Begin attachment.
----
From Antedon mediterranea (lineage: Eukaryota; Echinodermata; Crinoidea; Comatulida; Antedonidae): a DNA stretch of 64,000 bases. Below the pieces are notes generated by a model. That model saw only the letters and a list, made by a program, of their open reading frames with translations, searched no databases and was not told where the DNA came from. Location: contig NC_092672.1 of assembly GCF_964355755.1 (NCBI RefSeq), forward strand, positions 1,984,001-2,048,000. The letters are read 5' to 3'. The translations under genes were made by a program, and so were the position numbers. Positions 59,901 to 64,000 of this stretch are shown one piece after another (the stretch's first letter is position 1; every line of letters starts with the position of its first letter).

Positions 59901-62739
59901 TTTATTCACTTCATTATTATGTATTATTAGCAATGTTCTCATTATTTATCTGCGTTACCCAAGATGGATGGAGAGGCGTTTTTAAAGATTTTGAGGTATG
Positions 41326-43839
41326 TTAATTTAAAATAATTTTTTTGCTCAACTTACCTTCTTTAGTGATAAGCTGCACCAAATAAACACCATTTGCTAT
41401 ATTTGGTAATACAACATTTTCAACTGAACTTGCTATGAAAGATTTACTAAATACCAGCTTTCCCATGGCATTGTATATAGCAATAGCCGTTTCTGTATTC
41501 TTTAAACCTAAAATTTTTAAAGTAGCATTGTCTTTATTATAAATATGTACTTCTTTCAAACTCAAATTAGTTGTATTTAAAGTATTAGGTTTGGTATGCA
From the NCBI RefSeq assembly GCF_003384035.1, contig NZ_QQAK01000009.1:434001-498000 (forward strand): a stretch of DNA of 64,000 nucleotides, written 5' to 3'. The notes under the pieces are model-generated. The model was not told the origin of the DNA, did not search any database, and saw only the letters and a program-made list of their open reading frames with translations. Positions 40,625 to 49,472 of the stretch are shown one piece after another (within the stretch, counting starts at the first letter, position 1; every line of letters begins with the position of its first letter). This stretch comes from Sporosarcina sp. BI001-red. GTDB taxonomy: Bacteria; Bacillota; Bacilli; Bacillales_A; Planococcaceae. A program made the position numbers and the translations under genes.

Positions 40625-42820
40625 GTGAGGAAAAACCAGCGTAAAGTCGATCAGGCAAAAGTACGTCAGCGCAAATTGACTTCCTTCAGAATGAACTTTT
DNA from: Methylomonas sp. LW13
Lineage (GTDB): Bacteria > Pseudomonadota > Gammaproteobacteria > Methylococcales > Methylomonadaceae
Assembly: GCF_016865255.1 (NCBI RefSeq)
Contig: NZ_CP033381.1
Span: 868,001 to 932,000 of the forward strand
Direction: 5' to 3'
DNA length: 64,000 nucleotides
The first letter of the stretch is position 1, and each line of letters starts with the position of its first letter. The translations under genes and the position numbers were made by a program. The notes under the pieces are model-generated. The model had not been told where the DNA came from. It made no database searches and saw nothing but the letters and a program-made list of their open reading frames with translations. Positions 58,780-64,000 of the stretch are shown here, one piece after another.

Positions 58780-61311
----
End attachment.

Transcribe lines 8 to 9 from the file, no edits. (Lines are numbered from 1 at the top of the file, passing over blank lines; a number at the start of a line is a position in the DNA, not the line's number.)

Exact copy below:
From the NCBI RefSeq assembly GCF_003384035.1, contig NZ_QQAK01000009.1:434001-498000 (forward strand): a stretch of DNA of 64,000 nucleotides, written 5' to 3'. The notes under the pieces are model-generated. The model was not told the origin of the DNA, did not search any database, and saw only the letters and a program-made list of their open reading frames with translations. Positions 40,625 to 49,472 of the stretch are shown one piece after another (within the stretch, counting starts at the first letter, position 1; every line of letters begins with the position of its first letter). This stretch comes from Sporosarcina sp. BI001-red. GTDB taxonomy: Bacteria; Bacillota; Bacilli; Bacillales_A; Planococcaceae. A program made the position numbers and the translations under genes.

Positions 40625-42820